Scholars have traditionally sought the sources of Mikhail Chulkov’s The Comely Cook, or the Adventures of a Depraved Woman [Prigozhaia povarikha, ili pokhozhdeniia razvratnoi zhenshchiny] of 1770 in Western European novels. In contrast, this article examines Chulkov’s work as a complex example of cultural transfer that took place on several levels: among languages and national traditions; between poetry and prose; on the somewhat indeterminate level of genre; between oral and print, verbal and visual media; and between high and low, popular and highbrow cultural registers.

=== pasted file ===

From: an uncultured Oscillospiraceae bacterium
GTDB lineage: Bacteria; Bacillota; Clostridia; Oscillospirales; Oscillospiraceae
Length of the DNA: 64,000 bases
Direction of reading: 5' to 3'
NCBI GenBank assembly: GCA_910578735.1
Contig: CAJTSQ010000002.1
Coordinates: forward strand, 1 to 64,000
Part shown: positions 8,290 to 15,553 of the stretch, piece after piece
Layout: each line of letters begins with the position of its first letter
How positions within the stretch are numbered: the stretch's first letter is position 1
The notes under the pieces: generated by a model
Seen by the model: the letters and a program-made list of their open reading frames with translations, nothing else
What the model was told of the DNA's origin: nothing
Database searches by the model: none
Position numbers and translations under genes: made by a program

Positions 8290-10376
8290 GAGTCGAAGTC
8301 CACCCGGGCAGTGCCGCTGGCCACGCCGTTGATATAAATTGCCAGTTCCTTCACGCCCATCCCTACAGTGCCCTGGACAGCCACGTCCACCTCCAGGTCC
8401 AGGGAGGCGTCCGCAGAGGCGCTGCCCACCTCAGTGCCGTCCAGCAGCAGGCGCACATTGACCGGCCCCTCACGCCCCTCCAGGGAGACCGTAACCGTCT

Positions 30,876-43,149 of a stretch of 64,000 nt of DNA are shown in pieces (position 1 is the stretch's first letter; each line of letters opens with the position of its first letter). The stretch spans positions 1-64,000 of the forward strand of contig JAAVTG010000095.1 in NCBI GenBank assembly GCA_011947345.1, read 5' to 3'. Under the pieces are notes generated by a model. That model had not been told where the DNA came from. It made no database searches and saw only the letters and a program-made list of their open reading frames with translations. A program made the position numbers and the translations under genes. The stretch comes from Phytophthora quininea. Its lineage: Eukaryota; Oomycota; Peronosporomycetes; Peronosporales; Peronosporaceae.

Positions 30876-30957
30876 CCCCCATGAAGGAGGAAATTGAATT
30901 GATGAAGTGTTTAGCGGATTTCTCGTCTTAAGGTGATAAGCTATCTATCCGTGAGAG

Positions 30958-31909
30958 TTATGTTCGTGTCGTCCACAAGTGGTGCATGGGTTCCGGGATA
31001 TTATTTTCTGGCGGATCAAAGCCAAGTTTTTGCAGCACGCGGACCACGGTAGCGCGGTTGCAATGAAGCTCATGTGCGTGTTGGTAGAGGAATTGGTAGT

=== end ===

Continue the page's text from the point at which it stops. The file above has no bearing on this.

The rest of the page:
This article examines the brilliant caricatures by Nikolai Vladimirovich Remizov (Re-mi, born Vasil’ev, 1887–1975) for the Russian satirical journals of 1905–1907. This period marked the first stage of Remizov’s long career, when he emerged as one of the country’s most talented and well-known caricaturists. The article focuses on Remizov’s new, no-holds-barred satire depicting episodes of state-sponsored bloodletting. The satirical journals widely quoted the words of Dmitri Trepov to his troops during the October general strike “not to fire blanks and to spare no cartridges,” a phrase that became a tragi-comic mantra in the satirical journals. It also reflected the take-no-prisoners spirit of Remizov’s caricatures. Further, the article outlines Remizov’s subsequent participation in the few journals—in particular, Satirikon and Novyi Satirikon (New Satyricon)—that strove to keep the satirical tradition of 1905 alive. After the Bolshevik Revolution put a forcible end to these publications, Remizov emigrated, and later forged a long career in the United States as an art designer for stage, television and the big screen.